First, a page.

Bicycle thefts rise in Norfolk - but fall in Suffolk

15:22 15 August 2012

Police are warning about a surge in bike thefts.

Police are warning about a surge in bike thefts.

Archant Norfolk Photographic © 2011

Thanks to the exploits of cycling Olympic stars Bradley Wiggins and Sir Chris Hoy bicycles are fast becoming a must have item as more people buy them to get fit and travel to work.

But in Norfolk it seems as if bicycles are proving popular for more nefarious reasons.

Police figures for Norfolk show that between May and July the number of bicycles stolen in the county has shot up.

For May there were 83 reports of “pedal cycle thefts” but the number of thefts rose to 115 in the June figures and then rose to 120 for July’s.

But across the border in Suffolk there is a stark contrast as the number of pedal cycle thefts has fallen by 35pc between April and July compared to the previous period.

For Norfolk the figures for May, June, July show that in Norwich there were 150 reported thefts with 44, 55 and 51 stolen over three monthly periods.

In King’s Lynn the three month cycle theft figures for May, June and July were seven, 18 and 17 and in Great Yarmouth the number of reported incidents was 12, 22 and 18.

The figures show in Breckland there were five, five and 14 thefts for each three monthly period, in North Norfolk there were seven, five and nine, in South Norfolk there were three, five and five and in Broadland there were five, five and six for May, June and July.

The rise from 83 to 120 thefts over the three months has lead to Norfolk police issuing a warning to cyclists to make sure they keep their bicycles secure.

A police spokesman said: Leaving your bike insecure is an open invitation for a thief – lock it through the frame to an immovable object, within a secured shed if possible.

“Avoid leaving your bike in isolated or dimly-lit places, and keep the gap between the lock and the bike small so it’s hard to move around when parked.”

In Suffolk during April, May, June and July police recorded a 35pc decrease in pedal cycle thefts - 237 fewer offences than the previous period.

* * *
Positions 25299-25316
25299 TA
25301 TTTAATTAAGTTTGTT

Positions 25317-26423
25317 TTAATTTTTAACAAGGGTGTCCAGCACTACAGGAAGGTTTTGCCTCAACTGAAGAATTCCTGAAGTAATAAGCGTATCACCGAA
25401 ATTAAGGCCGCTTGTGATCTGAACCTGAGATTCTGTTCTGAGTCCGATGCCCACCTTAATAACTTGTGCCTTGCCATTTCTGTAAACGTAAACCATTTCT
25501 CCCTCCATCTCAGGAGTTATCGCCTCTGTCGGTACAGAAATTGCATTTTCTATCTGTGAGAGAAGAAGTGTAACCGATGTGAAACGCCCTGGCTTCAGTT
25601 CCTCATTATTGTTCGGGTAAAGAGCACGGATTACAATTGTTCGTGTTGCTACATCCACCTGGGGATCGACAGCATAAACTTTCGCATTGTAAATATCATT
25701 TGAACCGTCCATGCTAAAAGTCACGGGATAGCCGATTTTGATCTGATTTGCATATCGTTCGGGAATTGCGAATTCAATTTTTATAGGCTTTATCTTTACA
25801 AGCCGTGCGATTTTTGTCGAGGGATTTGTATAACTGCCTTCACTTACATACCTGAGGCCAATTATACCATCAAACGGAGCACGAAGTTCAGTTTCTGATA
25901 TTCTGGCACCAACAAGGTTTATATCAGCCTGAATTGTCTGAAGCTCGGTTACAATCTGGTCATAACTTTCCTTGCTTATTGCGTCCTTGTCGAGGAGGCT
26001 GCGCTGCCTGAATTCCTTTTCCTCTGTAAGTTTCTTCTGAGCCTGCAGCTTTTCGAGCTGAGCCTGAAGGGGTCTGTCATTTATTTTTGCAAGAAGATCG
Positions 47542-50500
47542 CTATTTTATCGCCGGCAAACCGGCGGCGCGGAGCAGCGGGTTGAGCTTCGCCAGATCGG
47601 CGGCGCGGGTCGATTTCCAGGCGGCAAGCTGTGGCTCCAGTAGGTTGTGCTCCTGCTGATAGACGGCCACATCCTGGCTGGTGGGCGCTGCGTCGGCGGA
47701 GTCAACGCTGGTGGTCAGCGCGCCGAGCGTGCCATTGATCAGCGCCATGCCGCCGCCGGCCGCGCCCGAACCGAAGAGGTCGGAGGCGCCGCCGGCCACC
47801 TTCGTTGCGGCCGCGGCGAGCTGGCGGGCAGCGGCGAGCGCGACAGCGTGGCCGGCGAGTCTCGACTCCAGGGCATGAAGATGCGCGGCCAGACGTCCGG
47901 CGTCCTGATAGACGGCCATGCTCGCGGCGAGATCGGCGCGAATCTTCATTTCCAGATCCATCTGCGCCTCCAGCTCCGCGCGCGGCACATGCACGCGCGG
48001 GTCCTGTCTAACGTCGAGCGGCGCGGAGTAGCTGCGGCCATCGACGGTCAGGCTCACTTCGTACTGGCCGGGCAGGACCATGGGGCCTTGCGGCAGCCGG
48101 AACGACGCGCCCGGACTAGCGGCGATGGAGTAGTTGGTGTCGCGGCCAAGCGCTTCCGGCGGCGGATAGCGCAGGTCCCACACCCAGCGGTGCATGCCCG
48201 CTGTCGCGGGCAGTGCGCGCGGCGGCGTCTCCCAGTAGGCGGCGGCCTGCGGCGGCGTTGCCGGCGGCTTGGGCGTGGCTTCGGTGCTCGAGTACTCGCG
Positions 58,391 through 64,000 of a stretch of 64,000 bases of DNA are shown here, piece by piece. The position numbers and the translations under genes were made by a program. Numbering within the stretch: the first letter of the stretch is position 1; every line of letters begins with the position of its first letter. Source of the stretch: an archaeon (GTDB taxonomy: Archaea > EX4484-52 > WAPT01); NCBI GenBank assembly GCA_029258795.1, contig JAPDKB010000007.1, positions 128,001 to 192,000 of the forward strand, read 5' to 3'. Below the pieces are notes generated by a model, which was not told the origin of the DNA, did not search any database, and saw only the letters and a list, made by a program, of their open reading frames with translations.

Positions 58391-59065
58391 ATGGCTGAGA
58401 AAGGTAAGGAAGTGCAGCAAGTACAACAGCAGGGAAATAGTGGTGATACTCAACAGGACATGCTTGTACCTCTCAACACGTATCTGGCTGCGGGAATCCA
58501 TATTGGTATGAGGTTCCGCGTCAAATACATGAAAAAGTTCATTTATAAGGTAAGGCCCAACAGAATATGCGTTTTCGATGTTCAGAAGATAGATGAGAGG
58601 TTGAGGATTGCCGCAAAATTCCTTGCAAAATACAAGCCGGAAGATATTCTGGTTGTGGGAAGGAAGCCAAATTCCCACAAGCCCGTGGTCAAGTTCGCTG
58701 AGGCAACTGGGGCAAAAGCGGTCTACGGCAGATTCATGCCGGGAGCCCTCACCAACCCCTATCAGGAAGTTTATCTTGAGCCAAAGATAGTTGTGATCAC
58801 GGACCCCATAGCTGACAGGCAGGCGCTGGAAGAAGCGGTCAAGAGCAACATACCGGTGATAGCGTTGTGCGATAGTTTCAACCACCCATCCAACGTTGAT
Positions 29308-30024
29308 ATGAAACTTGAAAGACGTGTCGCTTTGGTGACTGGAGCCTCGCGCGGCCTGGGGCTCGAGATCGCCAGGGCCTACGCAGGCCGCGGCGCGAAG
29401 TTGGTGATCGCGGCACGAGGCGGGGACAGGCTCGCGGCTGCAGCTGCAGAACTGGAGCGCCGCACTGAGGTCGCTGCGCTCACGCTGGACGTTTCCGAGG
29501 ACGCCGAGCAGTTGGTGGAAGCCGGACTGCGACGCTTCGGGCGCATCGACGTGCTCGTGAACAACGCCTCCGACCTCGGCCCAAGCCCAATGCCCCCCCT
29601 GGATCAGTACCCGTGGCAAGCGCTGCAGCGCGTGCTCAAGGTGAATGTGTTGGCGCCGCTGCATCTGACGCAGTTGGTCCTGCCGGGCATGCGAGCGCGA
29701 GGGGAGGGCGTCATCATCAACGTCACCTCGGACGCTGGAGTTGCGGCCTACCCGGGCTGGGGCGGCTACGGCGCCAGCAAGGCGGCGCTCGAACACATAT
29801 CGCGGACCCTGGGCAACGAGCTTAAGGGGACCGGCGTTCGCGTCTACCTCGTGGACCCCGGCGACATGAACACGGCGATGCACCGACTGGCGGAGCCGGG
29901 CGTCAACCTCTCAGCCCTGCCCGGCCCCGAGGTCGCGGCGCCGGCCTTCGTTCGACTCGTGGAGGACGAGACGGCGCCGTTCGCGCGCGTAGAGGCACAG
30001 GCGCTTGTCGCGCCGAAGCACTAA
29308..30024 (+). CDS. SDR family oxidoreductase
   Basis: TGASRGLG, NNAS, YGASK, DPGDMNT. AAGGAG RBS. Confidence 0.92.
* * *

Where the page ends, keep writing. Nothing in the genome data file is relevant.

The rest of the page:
For Beccles and Bungay area bicycles theft were 68pc down, in Halesworth and Southwold there was a 62pc reduction, for the north Lowestoft area there was 40pc fall and in south Lowestoft there was a 34pc reduction.

A Suffolk police spokesman said: “Cycle security is important to prevent crime in Suffolk. Bike crime is low in the county and by following a few simple steps you can help reduce the risk of cycle theft.”

Other police advice for cyclists includes investing in good quality locks, having security markings and getting bicycles insured.


  • Bicycle Theft is viewed as "low level crime" by the Police but dioes,nt eventually progrees to high level crime ? Does any criminal ever get caught stealing Blikes ! hardly ever,and yet we have the useless Community Police Patrols trough the City Centre every day,they don,t even stop cyclists riding in pedestrian areas

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    Albert Cooper

    Wednesday, August 15, 2012

  • Evidently they can afford rather better and more desirable bikes in Norfolk than us folks in Suffolk. Joking aside, it's a good thing the thefts have dropped, although, reading the local crime reports, it seems that too many bikes are pinched after being left lying around unlocked. I expect that a lot of such thefts go unreported, although that wouldn't explain the big disparity between the two counties.

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    T Doff

    Thursday, August 16, 2012

  • Its a meaningless statistic unless we know what the usual variation is. You need to look at the last ten years for Norfolk and Suffolk, and see how much the numbers go up and down year on year. I suspect you will find that the numbers vary year by year for no apparent reason. Things do come in clusters sometimes. Ever notice that people always call when you are on the phone? Same thing. Random events do sometimes cluster, and more often than you think. Before finding complicated and unverifiable suggestions to give as explanations, first make sure there is something to explain.

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    Friday, August 17, 2012

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